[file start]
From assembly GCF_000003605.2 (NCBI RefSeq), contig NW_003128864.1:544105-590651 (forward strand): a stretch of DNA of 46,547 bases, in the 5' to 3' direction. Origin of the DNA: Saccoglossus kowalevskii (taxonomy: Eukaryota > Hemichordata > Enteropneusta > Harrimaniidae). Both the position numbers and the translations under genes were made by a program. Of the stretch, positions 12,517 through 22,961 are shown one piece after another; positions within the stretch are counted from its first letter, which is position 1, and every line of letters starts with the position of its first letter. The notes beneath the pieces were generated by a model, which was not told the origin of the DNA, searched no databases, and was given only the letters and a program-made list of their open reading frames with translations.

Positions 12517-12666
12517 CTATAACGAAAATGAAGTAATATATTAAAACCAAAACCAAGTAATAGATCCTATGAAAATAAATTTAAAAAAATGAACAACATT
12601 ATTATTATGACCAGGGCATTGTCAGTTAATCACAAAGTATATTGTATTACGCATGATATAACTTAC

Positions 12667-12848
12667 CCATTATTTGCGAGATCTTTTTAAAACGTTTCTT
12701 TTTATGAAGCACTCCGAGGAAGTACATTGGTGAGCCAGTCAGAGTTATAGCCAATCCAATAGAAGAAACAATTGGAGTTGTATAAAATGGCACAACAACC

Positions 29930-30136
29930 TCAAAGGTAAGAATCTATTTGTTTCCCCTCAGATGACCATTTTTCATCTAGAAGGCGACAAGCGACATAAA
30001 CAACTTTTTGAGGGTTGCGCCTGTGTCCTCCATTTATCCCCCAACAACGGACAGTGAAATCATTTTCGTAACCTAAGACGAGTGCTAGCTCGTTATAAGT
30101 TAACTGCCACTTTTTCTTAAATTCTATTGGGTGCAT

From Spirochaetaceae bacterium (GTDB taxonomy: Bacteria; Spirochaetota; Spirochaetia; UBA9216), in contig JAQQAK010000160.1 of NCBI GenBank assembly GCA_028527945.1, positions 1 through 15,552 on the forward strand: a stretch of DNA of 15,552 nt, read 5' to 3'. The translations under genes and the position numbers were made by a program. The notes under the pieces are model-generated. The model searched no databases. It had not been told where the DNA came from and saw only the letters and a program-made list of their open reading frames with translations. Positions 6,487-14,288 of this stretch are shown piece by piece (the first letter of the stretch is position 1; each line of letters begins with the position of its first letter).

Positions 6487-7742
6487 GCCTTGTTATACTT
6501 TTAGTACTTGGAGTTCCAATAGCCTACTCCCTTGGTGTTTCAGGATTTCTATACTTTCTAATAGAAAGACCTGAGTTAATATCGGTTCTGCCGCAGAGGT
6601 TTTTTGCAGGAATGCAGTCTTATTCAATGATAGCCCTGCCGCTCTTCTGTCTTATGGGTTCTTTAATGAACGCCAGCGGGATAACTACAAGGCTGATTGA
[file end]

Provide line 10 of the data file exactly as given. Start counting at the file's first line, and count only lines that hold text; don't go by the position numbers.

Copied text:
30001 CAACTTTTTGAGGGTTGCGCCTGTGTCCTCCATTTATCCCCCAACAACGGACAGTGAAATCATTTTCGTAACCTAAGACGAGTGCTAGCTCGTTATAAGT